Western Mountains and High Plains
Keep on Mowing
Autumn doesn't mean it's time to put away the lawn mower. Continue to mow at the same height and please don't scalp. A mowing height of 2 to 2-1/2 inches is recommended. Healthy green leaf blades are busy manufacturing food reserves needed for fall and winter hardiness.
Keep your harvested pumpkins in a cool, dry area to prevent premature rotting. Protect from freezing since a hard frost will damage the outer skin. If you can, wait to carve pumpkins until a few days before you want them for display. Pumpkins shrivel and mold inside quickly after carving.
Don't let crickets become a nuisance indoors. As the temperatures cool, crickets may try to find their way indoors to survive winter. Unless you like the chirping indoors at night, make sure the screen door and window screens are tightly sealed. If they make their way inside, you'll have to find their hiding places and vacuum them up.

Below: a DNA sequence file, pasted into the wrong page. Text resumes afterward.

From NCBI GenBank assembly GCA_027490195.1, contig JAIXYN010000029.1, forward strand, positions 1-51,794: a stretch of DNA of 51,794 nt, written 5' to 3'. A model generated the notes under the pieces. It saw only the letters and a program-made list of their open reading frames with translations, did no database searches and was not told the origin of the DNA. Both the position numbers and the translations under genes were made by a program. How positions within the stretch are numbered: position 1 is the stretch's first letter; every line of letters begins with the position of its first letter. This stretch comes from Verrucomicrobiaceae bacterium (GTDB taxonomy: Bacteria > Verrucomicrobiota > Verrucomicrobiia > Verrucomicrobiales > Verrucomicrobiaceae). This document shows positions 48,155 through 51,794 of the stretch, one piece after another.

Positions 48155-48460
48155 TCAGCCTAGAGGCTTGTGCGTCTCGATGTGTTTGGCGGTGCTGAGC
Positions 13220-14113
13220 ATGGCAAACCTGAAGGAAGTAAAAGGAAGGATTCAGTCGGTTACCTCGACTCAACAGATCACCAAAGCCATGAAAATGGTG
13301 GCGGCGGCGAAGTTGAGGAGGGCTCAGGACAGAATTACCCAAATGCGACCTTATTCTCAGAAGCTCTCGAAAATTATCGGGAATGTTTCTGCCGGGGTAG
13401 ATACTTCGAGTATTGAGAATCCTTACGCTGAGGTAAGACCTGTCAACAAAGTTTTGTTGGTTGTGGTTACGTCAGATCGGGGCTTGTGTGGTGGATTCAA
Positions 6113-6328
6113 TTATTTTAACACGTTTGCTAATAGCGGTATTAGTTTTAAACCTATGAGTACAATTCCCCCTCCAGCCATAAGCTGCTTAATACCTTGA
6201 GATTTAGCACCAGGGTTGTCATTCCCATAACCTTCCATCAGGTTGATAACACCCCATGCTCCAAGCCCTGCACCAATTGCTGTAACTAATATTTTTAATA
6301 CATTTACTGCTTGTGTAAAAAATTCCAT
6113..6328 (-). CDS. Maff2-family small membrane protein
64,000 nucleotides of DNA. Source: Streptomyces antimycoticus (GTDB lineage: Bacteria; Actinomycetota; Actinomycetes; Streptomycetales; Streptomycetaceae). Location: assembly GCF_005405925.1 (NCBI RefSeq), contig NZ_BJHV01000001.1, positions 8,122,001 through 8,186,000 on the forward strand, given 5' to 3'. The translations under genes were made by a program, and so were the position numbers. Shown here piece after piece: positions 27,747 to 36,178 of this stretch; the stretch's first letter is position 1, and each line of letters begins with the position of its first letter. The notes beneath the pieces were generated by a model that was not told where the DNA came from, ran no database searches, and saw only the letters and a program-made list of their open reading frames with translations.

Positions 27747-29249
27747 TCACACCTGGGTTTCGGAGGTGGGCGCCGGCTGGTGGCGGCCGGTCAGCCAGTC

Prepare Poinsettia for Re-Flowering
If you kept last year's poinsettia, now is the time to take steps to make it color up. The plant needs bright light during the daytime hours, but needs uninterrupted darkness for at least 12 hours each night. This cycle should be started in October by placing the plant in room where the lights don't come on at night. Or place a large cardboard box over the poinsettia plant at 5 p.m. At 8 a.m. in the morning, bring the plant back to bright light. Once the poinsettia develops color in the bracts, you can discontinue the "dark treatment."
Protect Vegetables from Hard Freezes
Prolong the growing season by protecting warm-season vegetables. When cold weather is predicted, cover them with a blanket or sheet in late afternoon, then remove the covers in the morning after temperatures warm. Woven frost blankets work well and can be anchored with landscape pins or stones. These allow sun and water in, but prevent light frosts from killing the plants.